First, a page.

Tradition &

ERASE Racism’s Student Leadership Forum

by Rachel Bossuk, Junior

On January 21st, 2013 (Martin Luther King Day), the Waldorf School of Garden City hosted the fourth annual Erase Racism Student Leadership Forum. Over 50 students from various Long Island high schools gathered to learn about the racial injustices that have been present in our own communities and backyards for years. The lively and empowering speech given by keynote speaker Sergio Argueta (the former executive director of STRONG Youth Inc. and the current director of undergraduate social work at Adelphi University) awakened our minds on that cold Monday morning. He passionately spoke to us about what it was like to grow up as a Latin-American in Hempstead, New York, and how we, as young people, not only have the ability but the responsibility to recognize racism and help prevent it. He inspired attendees to be more active in their communities.

Afterwards, we watched a short film entitled “The Difference Between Us” – an historical documentary about how scientists have tried to categorize people by race and use race as a way to prove the strengths and faults of human beings in areas ranging from running speed to mental intellect. In the film, we also learned how race was used to justify slavery and other social injustices. After lunch, we continued to my personal favorite activity; breaking into small discussion groups that mixed all of our schools. Within these groups, we were asked whether we agreed, disagreed or “were-on-the-fence” with various statements about race. This activity encouraged everyone to voice and to explain their own opinions as well as debate and understand opposing views with other students.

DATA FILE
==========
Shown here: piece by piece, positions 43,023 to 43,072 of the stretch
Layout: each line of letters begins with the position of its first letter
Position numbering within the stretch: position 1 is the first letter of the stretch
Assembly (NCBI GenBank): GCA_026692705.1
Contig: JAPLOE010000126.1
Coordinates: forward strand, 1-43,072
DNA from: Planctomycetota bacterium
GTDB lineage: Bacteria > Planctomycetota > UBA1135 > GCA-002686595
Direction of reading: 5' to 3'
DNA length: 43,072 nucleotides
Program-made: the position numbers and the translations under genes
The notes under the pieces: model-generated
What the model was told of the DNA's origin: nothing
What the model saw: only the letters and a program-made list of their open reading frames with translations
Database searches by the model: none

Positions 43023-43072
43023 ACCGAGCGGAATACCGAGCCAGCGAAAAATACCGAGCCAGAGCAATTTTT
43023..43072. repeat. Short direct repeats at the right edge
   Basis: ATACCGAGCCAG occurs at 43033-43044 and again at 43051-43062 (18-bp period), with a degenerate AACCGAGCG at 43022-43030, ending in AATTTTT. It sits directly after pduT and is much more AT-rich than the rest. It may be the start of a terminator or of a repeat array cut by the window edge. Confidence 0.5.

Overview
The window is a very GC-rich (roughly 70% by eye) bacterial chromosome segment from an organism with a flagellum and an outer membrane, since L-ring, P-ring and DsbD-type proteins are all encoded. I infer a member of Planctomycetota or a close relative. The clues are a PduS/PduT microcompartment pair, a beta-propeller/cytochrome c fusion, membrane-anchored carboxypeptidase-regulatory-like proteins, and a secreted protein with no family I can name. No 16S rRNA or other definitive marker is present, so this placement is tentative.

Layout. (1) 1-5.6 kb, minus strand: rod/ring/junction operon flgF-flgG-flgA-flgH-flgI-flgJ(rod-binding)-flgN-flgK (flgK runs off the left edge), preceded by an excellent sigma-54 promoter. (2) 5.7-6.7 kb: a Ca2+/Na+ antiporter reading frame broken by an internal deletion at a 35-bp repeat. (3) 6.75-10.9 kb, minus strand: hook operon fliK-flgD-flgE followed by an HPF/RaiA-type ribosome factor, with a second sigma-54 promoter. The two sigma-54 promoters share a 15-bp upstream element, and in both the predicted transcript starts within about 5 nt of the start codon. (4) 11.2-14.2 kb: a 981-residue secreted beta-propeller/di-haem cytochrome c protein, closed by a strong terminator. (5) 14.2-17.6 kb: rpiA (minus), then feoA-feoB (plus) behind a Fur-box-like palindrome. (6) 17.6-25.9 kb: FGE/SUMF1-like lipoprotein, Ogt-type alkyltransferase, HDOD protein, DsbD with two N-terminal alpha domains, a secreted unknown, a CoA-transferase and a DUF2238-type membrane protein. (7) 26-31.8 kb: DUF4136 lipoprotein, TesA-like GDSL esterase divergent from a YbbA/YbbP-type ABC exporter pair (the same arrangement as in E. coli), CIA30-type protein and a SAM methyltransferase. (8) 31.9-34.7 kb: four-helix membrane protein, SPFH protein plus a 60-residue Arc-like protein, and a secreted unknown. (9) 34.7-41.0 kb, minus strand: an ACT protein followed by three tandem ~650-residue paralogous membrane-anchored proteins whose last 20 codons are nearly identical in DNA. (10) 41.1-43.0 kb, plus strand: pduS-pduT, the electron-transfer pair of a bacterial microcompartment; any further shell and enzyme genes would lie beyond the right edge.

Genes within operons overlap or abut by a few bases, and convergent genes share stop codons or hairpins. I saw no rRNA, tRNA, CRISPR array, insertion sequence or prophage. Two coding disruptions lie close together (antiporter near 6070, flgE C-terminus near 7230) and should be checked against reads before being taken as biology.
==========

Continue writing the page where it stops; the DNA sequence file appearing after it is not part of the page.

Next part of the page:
Erase Racism is a wonderful civil rights organization that strives to make young people aware of the social injustices that are often overlooked by today’s society. The students who participated in the Student Leadership Forum are better able to recognize racism in all its forms and are inspired to make a difference. We discussed issues that are pertinent to our lives today such as affirmative action, the impact of having a black president, whether it is better to be “colorblind” or to recognize race and gay marriage rights. We also discussed what each of us would do if we experienced racism directly or indirectly. Personally, I hope I can stand against any type of racial prejudice in the future. We can no longer turn a blind eye to the racial discrimination that goes on all around us. We will strive to be the voice that speaks words of equality and change!

Posted in Waldorf News